The cooling system was upgraded with a huge 3" core aluminum radiator from GN1 Performance, along with dual 1300 cfm fans. A custom PCV system using two catch cans and industrial strength check valves had to be engineered to properly evacuate crankcase gasses without allowing manifold pressure to pressurize the crankcase under boost. The system works so well, the car is likely one of few Buick V6 engines in the nation that does not leak. A Deral power steering cooler helps keep the reservoir from overflowing during heavy use. An enormous transmission and engine oil coolers also are mounted ahead of the radiator, the area behind the grill has been boxed in with sheet metal replacing the factory rubber flaps.
Moving further back, a 10" 3100 stall PTC torque convertor took 35 pounds off the crankshaft and allowed the engine to spin up the Precision Turbo and Engine billet turbine 5857 turbocharger. The transmission is a Boost Crew custom Stage 3 piece using CK Performance billet parts throughout. An overflow bottle was also affixed to the transmission vent to prevent spoiling the surface if the unit overheated during competition.
After discovering a broken tooth on the ring gear during an inspection in 2016, the ring and pinion were replaced with 3.73 units, and the rear axle assembly was rebuilt with Strange Engineering tapered-bearing C-Clip eliminators.
The front brakes are a Wilwood 12.88" disc setup with 6 piston Dynalite Superlite calipers. The rear brakes were converted from drum to disc a using a kit created with Wilwood GM-style calipers and rotors with a mounting plate from ScaredBird. The troublesome Powermaster electric brake booster was replaced with a Wilwood 15/16" manual master cylinder and Wilwood adjustable proportioning valve.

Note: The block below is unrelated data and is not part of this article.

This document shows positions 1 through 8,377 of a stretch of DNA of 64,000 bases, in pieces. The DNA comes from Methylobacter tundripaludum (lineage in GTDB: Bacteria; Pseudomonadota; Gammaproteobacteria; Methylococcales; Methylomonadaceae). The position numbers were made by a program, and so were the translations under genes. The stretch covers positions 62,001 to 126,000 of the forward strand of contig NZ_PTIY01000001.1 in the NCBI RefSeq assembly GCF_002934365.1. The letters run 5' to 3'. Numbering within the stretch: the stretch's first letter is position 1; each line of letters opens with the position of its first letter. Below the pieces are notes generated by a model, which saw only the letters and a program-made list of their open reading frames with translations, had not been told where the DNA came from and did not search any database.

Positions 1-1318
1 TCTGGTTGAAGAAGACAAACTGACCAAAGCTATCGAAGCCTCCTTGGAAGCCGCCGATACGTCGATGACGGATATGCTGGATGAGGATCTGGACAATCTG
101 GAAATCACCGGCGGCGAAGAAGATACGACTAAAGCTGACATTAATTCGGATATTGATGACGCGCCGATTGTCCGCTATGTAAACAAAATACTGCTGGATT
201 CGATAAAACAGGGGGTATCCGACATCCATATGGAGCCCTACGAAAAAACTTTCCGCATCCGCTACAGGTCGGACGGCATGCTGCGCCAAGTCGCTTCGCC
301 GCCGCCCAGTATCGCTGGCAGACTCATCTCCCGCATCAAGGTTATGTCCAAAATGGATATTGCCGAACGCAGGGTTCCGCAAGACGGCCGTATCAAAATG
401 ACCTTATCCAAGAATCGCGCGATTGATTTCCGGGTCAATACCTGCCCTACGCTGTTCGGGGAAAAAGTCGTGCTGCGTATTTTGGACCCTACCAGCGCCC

Suspension wise, the vehicle uses Speedtech control arms up front. The owner chose Speedtech because they offered an arm providing additional caster, but still used the conventional spring and shock setup. Custom AFCO dampers control Moog 5660 springs in the front, and Moog CC651 cargo coils in the back. A custom sway bar created using a NASCAR style 37.5" splined end hollow bar from Speedway Engineering was fabricated by the owner after he was unable to source an off-the-shelf bar with enough bar rate.
At the back, a Fayes2 Watts Link has been installed to override the factory rear roll center, which normally lies somewhere in the trunk. This greatly improved the predictability of the car. The previously ever-present prospect of snap oversteer and spins has been completely vanquished. The stock rear control arms and new OEM bushings remain because the Watts Link requires the stock four link suspension to deform slightly, or else it will bind. The rear anti-sway bar also remains original. The owner has observed other vehicles of this architecture with stiffer rear bars picking up the inside rear tire in turns. This car doesn't.
The wheels are Weld RTS-71B forged in 18x9.5 shod in Bridgestone Potenza RE71-R tires in 275/35R18, the largest fitment the owner can get under the car without cutting sheet metal.
Inside the vehicle, the stock seats were removed after the owner experienced a tilt-column failure during an event. The stock seats were not supportive enough, and the driver had to hold himself in the seat by way of the steering wheel. Not a safe situation. The stock seats were removed and replaced with NRG Sport bucket seats with much better bolstering. A Corbeau four point harness was added for autocross use. The mint condition original steering wheel was removed for safekeeping and another Grand National wheel was sourced used and sent to Dallas Custom Steering Wheels to be recovered in alcantara. The air conditioning and heat remain fully functional, as does the JVC stereo with a mix of Alpine, JL Audio, and Kicker speakers in the stock locations.
The end result has been a car with great street manners and the ability to pull 1.2g laterally on asphalt and concrete. It is competitive in regional SCCA Solo competition, routinely winning its class in its home region, and regularly earning trophies in surrounding regions.
The car has been features in Grassroots Motorsports Magazine (February, 2014, before most of the transformation took place), as well as on the GRM Facebook page during the 2016 CAM Challenge in Peru, Indiana. It also qualified for the 2018 Optima Ultimate Street Car Invitational and will be on display at SEMA in Las Vegas the week of October 29, 2018.